As an academician and an educationist, I had always been enthralled by the thoughts shared on platforms such as the UNESCO World Higher Education Conference. Inspiring words from eminent academicians, would never fail to inspire me and stoked my passion further to contribute in the progress of higher education in India. Therefore, when I was invited to be a speaker at the WHEC 2022, for three sessions apart from the OBREAL Global Networking, not only was I excited to share the progress that India had made in the realm of education, over the past several decades but also felt proud that my country was being recognized.
At the onset, I would like to commend the efforts of UNESCO for organizing the World Higher Education Conference (WHEC 2022) which aims at reshaping ideas and practices in higher education to ensure sustainable development for the planet and humanity. In the its own words WHEC says “The goals and strategic scope of the conference remain, and the new time frame represents an opportunity to deepen and expand our common efforts of knowledge production, policy dialogue, exchange, and networking. UNESCO considers the process of collective construction as the greatest richness of this conference, which aims to become a global conversation nurtured by diverse narratives on higher education.”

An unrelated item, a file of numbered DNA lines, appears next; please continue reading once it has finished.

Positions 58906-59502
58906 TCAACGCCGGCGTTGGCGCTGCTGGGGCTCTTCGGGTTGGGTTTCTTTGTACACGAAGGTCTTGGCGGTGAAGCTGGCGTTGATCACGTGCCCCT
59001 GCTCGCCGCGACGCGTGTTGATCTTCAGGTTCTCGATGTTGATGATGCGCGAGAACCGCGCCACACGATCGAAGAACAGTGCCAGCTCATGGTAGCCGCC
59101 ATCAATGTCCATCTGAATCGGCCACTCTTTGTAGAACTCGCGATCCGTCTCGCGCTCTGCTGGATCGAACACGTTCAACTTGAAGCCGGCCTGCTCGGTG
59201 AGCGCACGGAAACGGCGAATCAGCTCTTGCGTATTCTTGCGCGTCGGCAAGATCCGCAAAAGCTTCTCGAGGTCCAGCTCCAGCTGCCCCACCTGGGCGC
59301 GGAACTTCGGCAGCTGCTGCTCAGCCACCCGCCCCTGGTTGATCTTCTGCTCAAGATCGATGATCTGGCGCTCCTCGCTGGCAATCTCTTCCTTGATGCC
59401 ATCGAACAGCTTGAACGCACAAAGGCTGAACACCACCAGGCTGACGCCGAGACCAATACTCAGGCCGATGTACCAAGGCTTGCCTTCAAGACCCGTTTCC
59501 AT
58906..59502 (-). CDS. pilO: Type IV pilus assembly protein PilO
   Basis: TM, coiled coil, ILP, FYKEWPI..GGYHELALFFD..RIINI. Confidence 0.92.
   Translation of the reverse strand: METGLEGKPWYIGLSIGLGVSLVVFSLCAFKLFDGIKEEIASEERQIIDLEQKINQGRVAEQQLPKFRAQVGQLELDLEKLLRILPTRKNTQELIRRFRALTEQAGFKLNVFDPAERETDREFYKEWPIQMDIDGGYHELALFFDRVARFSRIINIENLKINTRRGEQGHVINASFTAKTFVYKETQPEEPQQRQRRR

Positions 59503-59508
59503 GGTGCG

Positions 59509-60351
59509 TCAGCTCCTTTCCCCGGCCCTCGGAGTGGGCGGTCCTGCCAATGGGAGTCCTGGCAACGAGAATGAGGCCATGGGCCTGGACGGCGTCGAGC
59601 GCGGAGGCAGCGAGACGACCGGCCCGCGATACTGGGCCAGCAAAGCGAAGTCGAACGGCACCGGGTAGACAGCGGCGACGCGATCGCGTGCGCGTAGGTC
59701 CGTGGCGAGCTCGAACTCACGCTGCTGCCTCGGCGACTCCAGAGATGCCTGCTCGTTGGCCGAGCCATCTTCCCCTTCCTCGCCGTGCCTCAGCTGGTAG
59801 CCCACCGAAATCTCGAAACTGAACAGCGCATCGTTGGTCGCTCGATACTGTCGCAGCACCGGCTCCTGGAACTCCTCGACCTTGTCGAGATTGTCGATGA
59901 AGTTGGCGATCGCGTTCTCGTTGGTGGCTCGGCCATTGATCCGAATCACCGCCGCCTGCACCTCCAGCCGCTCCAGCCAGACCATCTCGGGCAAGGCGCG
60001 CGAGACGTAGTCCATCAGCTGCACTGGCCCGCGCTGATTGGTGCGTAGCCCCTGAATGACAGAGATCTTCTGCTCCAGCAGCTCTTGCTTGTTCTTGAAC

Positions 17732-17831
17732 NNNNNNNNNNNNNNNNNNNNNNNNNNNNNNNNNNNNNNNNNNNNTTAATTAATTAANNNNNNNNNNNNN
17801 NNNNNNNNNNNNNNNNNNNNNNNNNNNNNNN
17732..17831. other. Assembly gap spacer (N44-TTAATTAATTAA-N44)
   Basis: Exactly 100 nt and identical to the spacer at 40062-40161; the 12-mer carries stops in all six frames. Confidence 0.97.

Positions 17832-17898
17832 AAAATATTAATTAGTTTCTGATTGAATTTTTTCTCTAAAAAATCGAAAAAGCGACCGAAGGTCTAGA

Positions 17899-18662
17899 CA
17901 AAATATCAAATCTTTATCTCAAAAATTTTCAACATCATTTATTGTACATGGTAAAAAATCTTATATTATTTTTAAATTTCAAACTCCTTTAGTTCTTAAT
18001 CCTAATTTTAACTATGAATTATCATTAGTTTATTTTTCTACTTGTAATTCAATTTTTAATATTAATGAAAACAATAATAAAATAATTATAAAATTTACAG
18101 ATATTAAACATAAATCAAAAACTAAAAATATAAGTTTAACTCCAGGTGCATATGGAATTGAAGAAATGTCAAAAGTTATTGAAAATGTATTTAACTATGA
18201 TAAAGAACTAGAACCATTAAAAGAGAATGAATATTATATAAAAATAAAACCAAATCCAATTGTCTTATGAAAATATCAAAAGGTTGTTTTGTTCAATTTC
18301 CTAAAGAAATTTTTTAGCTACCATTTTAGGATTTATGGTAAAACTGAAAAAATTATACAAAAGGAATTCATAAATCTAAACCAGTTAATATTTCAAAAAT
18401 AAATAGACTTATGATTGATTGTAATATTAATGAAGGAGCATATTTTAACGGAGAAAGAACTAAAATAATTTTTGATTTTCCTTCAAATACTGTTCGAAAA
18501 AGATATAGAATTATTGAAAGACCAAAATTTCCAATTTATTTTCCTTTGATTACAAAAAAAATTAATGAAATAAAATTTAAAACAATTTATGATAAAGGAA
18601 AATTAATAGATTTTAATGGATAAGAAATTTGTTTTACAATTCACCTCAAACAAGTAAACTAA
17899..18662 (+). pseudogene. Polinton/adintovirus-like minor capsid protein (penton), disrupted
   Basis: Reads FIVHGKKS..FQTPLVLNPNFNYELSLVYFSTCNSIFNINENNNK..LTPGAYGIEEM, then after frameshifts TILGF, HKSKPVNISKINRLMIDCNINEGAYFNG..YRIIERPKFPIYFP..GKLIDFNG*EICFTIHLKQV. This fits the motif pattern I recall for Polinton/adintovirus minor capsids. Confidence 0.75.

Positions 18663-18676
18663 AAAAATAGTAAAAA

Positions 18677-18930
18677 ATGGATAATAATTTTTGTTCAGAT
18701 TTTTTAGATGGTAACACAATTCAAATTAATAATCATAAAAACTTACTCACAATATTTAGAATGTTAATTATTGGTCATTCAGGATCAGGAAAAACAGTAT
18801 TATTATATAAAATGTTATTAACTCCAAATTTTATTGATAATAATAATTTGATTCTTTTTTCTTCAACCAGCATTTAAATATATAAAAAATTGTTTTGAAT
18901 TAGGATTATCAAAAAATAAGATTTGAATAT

On Day 1, my colleagues from other parts of the world and I talked about the recent happenings, challenges and the solutions that we had devised to overcome the challenges specific to our regions. In celebration of and as a contribution to the UNESCO World Higher Education Conference 2022 in Barcelona, OBREAL Global, DAAD, ENLACES and AAU invited partners to an important discussion and networking reception. The goal of this event was three-fold: Shedding light on the different visions for the relationship between higher education and the SDGs, as seen from different world regions and their representative organisations; Sharing, in a very pragmatic manner, some of the most current initiatives related to how the higher education sector is embracing and contributing to the SDGs, and how this is measured; Provide an interregional networking space around this important issue.
On the last day, I spoke in two sessions; on the topic of Open Science and the need for inter-regional collaborations. It was truly enlightening to engage in conversations with fellow panelists from Spain, Latin America, Africa and Ireland. I then spoke on the topic ‘New Visions for Higher Education Towards 2030’ – from vision to action and in front of a global audience representing more than 100 countries!
Over these three days through the many conversations that I had with my global colleagues I realized that some of our problems may be unique but most of them are similar. Therefore, the WHEC provided us with a much-required platform that facilitated dialogues and discussions and united higher education across the globe.